IDC expects more than 32,500 wireless hotspots in Western Europe by 2007
AMSTERDAM – MAY 16, 2003 – Although wireless hotspots have received considerable media attention, there were just over 1,000 hotspots throughout Western Europe at the end of 2002. However, according to a new report from IDC, this situation is about to change. IDC expects the number of Western European wireless hotspots to grow to more than 32,500 locations in 2007, generating total revenue of $1.4 billion.
"Although it is relatively easy to set up a hotspot service, it is not easy to generate a certain level of traffic that will provide enough revenue from single locations to be successful in the early stage of the hotspot market," said Evelien Wiggers, senior research analyst, European Telecommunications and Networking services. "Without roaming possibilities to other locations it's hard to sell subscriptions and create a customer base." As a result, IDC believes most of the specialized wireless Internet service providers (WISPs) are likely to be acquired or integrated in networks of larger players over time. This is particularly the case of those players that entered the market early and got hold of prime locations.
Further Key findings
By 2005 the average revenue per location is expected to almost double, from just over $30,000 in 2002 to almost $60,000 in 2004.
Starting from 2005 the average number of hotspots in smaller locations like shops and cafes will be higher and revenue generated in these types of hotspots will be smaller than in large business hotels and airports. This factor, coupled with declining subscription prices will mean that the average revenue per hotspot will decrease in 2005.
During 2003 most hotspot users could be described as occasional users. As soon as access prices fall and hotspot services become ubiquitous, a growing part of the occasional users will become prepaid users or subscribers.
Initially the number of prepaid users will be higher than the number of subscribers. However, as the average time online increases, more users will opt for a subscription. From 2006 onwards, the number of subscribers will surpass the number of prepaid users. The number of users will initially be low, but towards the end of the forecast period in 2007 the total number of users will exceed 7.8 million.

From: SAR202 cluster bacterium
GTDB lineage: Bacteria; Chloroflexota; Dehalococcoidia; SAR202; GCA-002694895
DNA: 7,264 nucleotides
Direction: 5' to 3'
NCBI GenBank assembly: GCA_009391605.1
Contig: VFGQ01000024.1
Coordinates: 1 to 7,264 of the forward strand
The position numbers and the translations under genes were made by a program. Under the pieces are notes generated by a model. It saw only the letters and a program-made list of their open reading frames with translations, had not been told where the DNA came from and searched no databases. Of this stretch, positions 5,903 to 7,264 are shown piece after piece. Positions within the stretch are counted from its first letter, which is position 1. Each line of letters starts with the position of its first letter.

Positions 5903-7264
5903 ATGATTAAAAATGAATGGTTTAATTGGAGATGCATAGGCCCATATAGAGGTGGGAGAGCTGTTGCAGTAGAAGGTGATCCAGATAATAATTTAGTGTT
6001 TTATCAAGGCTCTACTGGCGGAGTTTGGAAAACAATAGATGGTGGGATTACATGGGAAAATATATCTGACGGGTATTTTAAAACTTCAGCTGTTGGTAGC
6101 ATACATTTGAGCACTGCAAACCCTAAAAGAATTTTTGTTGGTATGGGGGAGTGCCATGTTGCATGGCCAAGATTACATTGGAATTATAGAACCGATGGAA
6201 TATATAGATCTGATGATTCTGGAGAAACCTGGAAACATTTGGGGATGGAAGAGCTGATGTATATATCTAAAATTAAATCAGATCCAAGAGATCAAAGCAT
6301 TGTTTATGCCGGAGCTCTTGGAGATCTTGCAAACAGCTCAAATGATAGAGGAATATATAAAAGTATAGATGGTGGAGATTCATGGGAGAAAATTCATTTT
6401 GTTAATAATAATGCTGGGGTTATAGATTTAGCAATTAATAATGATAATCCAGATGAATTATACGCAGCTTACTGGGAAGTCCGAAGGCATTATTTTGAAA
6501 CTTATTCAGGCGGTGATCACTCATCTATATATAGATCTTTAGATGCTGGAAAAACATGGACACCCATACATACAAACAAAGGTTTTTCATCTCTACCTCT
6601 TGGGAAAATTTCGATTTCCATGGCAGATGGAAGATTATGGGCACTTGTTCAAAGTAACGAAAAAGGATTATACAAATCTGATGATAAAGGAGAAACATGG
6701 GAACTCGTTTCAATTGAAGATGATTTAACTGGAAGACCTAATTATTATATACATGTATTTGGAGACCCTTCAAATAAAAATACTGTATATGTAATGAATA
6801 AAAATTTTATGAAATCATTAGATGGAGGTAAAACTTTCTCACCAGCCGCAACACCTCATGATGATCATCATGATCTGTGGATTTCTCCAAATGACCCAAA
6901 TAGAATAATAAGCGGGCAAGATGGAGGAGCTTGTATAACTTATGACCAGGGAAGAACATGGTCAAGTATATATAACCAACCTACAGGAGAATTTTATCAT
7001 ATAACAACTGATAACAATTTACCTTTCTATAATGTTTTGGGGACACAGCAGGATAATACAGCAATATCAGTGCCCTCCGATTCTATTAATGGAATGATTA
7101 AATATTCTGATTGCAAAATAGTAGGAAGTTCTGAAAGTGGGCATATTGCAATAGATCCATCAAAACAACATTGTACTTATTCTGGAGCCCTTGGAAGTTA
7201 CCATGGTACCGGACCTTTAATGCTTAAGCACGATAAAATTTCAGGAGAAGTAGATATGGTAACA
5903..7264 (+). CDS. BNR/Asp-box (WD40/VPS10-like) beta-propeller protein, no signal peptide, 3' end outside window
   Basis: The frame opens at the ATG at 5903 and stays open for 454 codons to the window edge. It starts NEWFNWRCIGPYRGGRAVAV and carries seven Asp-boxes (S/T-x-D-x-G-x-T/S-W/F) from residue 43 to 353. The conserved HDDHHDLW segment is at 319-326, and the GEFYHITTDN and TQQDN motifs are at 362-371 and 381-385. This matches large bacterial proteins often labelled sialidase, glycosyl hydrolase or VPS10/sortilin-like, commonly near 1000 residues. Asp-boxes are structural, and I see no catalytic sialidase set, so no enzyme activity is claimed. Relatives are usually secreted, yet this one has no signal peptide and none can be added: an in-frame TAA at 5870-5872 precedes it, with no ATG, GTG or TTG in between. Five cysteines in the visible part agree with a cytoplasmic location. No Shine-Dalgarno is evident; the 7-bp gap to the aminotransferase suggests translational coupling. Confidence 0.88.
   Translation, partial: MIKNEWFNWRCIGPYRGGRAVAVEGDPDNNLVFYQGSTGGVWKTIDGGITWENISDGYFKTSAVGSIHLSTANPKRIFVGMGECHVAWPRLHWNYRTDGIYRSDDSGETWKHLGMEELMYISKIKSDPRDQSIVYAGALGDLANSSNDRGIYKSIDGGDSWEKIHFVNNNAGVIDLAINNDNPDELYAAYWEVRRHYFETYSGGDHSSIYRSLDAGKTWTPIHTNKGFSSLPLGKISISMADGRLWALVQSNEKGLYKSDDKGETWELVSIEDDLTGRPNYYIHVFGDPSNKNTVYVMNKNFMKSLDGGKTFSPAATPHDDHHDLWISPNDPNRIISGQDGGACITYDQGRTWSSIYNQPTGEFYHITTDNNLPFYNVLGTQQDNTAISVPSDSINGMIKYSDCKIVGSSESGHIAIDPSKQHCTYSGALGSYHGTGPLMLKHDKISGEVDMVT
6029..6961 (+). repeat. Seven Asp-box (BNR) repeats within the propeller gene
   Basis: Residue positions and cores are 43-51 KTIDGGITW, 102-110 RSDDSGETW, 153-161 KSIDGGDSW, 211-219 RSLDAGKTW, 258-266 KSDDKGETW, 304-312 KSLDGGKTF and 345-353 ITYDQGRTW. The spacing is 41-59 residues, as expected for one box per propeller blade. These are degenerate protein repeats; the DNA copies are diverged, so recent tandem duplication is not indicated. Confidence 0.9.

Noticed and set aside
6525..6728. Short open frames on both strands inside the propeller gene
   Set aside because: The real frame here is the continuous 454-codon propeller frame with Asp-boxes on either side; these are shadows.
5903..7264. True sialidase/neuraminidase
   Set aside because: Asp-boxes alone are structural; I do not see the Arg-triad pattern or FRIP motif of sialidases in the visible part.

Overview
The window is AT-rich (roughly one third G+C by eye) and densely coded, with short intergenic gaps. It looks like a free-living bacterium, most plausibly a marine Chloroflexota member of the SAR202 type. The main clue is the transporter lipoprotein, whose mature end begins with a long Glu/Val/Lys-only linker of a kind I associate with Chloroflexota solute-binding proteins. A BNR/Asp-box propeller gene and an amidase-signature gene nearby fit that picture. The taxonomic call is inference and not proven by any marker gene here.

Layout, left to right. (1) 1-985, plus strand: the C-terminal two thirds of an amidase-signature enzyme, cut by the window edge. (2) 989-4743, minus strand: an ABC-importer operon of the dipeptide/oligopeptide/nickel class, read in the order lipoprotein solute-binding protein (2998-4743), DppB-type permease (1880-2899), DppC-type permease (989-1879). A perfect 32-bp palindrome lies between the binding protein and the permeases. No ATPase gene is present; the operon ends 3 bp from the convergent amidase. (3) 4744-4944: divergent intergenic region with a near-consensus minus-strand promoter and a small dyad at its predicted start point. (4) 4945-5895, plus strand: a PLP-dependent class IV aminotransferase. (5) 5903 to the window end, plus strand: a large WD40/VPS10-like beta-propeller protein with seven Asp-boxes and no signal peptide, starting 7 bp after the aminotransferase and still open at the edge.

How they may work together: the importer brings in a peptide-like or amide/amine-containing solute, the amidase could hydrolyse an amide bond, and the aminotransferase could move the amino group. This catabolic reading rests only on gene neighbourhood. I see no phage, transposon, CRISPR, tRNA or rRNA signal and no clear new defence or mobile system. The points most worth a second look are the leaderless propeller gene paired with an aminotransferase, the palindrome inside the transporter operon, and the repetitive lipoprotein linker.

"While it is relatively cheap to set up a hotspot, one should take into account that deploying a hotspot business is not a license to print money," warned Wiggers. "There are many obstacles and uncertainties that should be taken into account. Most business models are not proven yet and some location owners might even consider offering the wireless service for free to attract customers."
IDC's study, Western European Wireless Hotspot Forecast 2002-2007 (IDC #WL01K), forecasts and analyzes the status and future deployment of WLAN services in public places, commonly called hotspot networks, in Western Europe. It provides forecasts for airports, airport lounges, highway restaurants, hotels, restaurants and cafes, convenience stores, train stations, exhibition and conference centers, and gas stations. Only commercially deployed hotspots are covered in this research; free wireless networks, city networks, or community networks are not covered. A detailed forecast by type of location, number of users, and revenue is given for 16 European countries.
IDC is the foremost global market intelligence and advisory firm helping clients gain insight into technology and ebusiness trends to develop sound business strategies. Using a combination of rigorous primary research, in-depth analysis, and client interaction, IDC forecasts worldwide markets and trends to deliver dependable service and client advice. More than 700 analysts in 43 countries provide global research with local content. IDC's customers comprise the world's leading IT suppliers, IT organizations, ebusiness companies, and the financial community. Additional information can be found at www.idc.com.
IDC is a division of IDG, the world's leading IT media, research and exposition company.
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